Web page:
Tara Willke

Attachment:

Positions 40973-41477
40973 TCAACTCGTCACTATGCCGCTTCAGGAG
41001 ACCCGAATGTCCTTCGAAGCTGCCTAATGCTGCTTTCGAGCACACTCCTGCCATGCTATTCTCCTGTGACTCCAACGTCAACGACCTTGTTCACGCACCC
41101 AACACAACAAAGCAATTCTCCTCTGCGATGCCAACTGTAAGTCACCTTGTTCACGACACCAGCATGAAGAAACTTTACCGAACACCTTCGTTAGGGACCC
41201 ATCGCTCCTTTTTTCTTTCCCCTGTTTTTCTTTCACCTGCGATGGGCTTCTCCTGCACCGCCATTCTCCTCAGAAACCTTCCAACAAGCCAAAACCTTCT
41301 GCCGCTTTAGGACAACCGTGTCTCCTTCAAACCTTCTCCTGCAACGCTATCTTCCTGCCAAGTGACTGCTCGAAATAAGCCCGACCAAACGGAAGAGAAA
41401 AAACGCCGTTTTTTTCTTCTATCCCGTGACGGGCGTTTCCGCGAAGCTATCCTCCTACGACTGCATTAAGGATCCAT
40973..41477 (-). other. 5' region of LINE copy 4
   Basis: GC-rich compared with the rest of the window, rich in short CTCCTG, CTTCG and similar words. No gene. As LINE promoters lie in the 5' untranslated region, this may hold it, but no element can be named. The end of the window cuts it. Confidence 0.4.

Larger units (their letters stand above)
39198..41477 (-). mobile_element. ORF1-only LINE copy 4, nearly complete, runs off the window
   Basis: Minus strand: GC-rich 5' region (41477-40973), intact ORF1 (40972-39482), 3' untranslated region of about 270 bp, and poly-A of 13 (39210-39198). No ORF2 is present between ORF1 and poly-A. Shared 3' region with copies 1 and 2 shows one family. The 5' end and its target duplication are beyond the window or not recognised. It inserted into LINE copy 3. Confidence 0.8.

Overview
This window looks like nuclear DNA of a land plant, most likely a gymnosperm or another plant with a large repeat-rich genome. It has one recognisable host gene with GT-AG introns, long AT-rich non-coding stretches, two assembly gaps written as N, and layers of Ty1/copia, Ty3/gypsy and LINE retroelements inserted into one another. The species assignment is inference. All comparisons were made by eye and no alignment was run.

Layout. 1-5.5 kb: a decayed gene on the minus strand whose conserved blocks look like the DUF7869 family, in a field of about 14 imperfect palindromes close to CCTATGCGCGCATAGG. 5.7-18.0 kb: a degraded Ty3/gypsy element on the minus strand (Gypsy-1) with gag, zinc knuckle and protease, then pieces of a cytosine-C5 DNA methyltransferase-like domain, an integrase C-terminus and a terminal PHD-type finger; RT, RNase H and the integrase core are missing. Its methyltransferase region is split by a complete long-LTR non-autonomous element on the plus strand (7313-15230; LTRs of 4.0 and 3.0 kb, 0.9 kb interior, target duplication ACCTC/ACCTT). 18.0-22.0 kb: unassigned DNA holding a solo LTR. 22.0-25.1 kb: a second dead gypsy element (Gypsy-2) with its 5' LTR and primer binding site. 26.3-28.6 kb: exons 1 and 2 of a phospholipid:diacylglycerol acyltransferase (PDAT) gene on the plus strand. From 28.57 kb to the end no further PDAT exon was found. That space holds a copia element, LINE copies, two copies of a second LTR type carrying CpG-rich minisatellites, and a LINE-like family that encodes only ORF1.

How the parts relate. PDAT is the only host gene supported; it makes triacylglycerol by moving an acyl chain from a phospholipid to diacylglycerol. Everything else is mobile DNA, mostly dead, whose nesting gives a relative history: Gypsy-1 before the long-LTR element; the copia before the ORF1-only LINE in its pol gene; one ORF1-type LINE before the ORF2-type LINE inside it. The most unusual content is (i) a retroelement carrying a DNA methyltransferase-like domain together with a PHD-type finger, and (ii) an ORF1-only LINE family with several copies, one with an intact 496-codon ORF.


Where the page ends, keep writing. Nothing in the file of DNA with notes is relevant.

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Through the application of the judicially created Feres doctrine, female service members who suffer injuries during pregnancy or the birthing process as a result of military medical malpractice are barred from seeking recovery under the Federal Tort Claims Act (FTCA) and, depending on the jurisdiction in which the negligent medical treatment occurs, their children may also be barred from seeking recovery for the injuries they sustain as the result of the negligent prenatal medical care. The Feres doctrine spawned from the United States government's passage of the FTCA in 1946, which was intended to be a broad waiver of the government's sovereign immunity.3 Pursuant to the FTCA, the government could be held liable for torts committed by its employees.4 The FTCA contains certain exceptions to this general waiver but never did, and currently does not, explicitly bar service members from bringing suit for injuries they sustain during their military service that do not fall within one of the enumerated exceptions.5

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